Two years after Hurricane Katrina devastated parts of the Gulf Coast, thousands of displaced students and millions of dollars in unfunded school reconstruction projects still plague the region, according to the report released Aug. 29 by the Atlanta-based Southern Education Foundation (SEF).

The report urged the federal government to adopt a “new response” to restoring education in the affected areas.

That means “doing a full assessment of what the child-care centers, preschools, and K-12 schools need to restore themselves. That’s a lot different than throwing a few million dollars into a bill as it’s going through the hopper,” said Steve Suitts, the foundation’s program director and author of the report.

Billed as the first overall, independent assessment of education along the Gulf Coast since the storm, the report said only 2 percent of the federal government’s hurricane-related funding went toward education recovery.

Other findings in the report:

  • The costs of hurricane destruction in K-12 and higher education were approximately $6.2 billion, but only $1.2 billion in federal funding had been committed to restoring physical structures and property.
  • Displaced students re-enrolled in schools in 49 states, but a lack of adequate federal funding meant that schools with the greatest number of displaced students had insufficient classrooms, staff, and supplies to support them.
  • Nearly one out of every six students in Louisiana’s public colleges and universities dropped out for the 2005-06 school year. In the 2006-07 school year, more than 26,000 students from Louisiana public colleges and nearly 9,000 Mississippi college students remained out of school.
  • “Not since the Great Depression of the 1930s has the United States witnessed so many of its own students thrown out of school,” the report said. “During the last two years, however, the most powerful national government in the world has spent relatively small amounts of time, money, and effort in helping to set right the hurricane-displaced students and the schools they attend.”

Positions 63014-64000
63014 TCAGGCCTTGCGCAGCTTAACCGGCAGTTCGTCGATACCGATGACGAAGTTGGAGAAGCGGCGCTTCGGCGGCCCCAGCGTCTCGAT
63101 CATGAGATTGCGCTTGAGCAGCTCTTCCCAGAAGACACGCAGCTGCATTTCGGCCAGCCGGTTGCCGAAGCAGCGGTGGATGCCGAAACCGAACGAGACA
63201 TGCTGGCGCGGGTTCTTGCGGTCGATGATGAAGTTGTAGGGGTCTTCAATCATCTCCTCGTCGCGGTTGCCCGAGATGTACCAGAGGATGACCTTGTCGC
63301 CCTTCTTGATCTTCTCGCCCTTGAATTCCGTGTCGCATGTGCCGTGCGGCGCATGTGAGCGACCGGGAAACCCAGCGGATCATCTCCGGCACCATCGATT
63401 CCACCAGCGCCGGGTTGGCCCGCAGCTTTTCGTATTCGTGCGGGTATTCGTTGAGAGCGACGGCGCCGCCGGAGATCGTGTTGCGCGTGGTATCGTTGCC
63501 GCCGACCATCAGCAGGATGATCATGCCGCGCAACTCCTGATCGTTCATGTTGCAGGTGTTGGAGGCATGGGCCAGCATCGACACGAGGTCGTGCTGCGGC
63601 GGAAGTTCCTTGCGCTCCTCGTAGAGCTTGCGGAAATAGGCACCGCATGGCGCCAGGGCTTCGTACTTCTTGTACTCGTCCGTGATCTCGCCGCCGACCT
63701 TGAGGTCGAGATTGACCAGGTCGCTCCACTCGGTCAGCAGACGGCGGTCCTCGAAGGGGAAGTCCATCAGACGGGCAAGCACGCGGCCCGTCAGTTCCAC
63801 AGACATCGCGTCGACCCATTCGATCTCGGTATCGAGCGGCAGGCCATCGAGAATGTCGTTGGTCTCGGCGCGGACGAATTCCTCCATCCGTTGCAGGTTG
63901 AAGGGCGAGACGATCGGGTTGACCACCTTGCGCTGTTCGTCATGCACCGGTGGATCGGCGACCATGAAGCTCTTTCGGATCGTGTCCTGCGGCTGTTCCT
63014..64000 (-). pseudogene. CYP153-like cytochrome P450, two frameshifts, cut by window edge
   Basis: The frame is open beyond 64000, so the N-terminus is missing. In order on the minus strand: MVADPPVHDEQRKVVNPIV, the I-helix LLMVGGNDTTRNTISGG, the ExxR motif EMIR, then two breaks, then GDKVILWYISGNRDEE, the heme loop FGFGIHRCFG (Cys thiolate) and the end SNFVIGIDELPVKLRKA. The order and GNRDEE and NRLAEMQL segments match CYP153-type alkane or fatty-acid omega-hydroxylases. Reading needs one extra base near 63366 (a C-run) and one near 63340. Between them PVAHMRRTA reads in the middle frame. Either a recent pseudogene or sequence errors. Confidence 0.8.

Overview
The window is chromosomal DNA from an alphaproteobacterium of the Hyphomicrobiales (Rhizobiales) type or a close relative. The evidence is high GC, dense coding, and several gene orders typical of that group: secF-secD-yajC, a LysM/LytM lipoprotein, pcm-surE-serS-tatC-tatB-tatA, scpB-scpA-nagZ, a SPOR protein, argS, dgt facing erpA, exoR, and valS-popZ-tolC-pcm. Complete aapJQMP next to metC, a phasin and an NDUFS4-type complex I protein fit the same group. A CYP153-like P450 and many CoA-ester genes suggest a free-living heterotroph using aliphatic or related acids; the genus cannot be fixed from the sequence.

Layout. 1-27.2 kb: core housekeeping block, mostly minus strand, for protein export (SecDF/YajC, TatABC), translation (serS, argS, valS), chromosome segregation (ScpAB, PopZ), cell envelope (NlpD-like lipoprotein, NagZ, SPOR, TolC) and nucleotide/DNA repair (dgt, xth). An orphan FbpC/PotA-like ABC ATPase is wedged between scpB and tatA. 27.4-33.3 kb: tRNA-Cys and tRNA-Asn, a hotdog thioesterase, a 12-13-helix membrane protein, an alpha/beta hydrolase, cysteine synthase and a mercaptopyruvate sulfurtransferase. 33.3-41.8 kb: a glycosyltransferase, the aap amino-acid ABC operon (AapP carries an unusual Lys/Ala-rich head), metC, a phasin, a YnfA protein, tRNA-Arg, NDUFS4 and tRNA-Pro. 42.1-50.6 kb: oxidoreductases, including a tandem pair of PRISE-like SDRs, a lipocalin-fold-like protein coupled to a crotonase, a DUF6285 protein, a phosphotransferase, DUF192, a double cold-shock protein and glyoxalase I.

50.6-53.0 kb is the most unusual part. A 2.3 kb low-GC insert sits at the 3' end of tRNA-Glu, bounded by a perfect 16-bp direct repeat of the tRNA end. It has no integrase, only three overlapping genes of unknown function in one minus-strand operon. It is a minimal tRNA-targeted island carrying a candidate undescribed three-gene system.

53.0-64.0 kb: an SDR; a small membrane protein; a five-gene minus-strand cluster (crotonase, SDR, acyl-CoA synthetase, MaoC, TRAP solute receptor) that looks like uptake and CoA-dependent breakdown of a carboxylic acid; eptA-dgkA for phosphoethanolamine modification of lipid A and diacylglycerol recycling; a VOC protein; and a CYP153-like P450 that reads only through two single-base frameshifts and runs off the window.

In fact, the report contends, as of the middle of 2007, foreign nations had supplied $131 million for rebuilding and restoring colleges and universities in Louisiana, where the largest destruction of schools occurred–virtually the same amount that the federal government has provided for this purpose.

    These figures don’t include loans the federal government has made to schools for rebuilding. But in a press conference convened to discuss the report, Suitts said, “Loans don’t help recovery; they just buy time. Schools can’t afford to pay back the loan with interest and still stay afloat.”

    During the same press conference, SEF President Lynn Huntley expressed frustration that no federal funds were available to support efforts to locate or re-engage as many as 30,000 K-12 students or more than 60,000 college students who reportedly dropped out of school after Katrina struck.

    “The resources that the federal government has provided are grossly inadequate,” Huntley said. “How, in the Information Age, can’t we account for the relatively small number of children affected by Katrina?”

    Suitts said the foundation’s report analyzed government data, school records, and private surveys to estimate the scale of damage and displacement after Katrina struck the Gulf Coast on Aug. 29, 2005.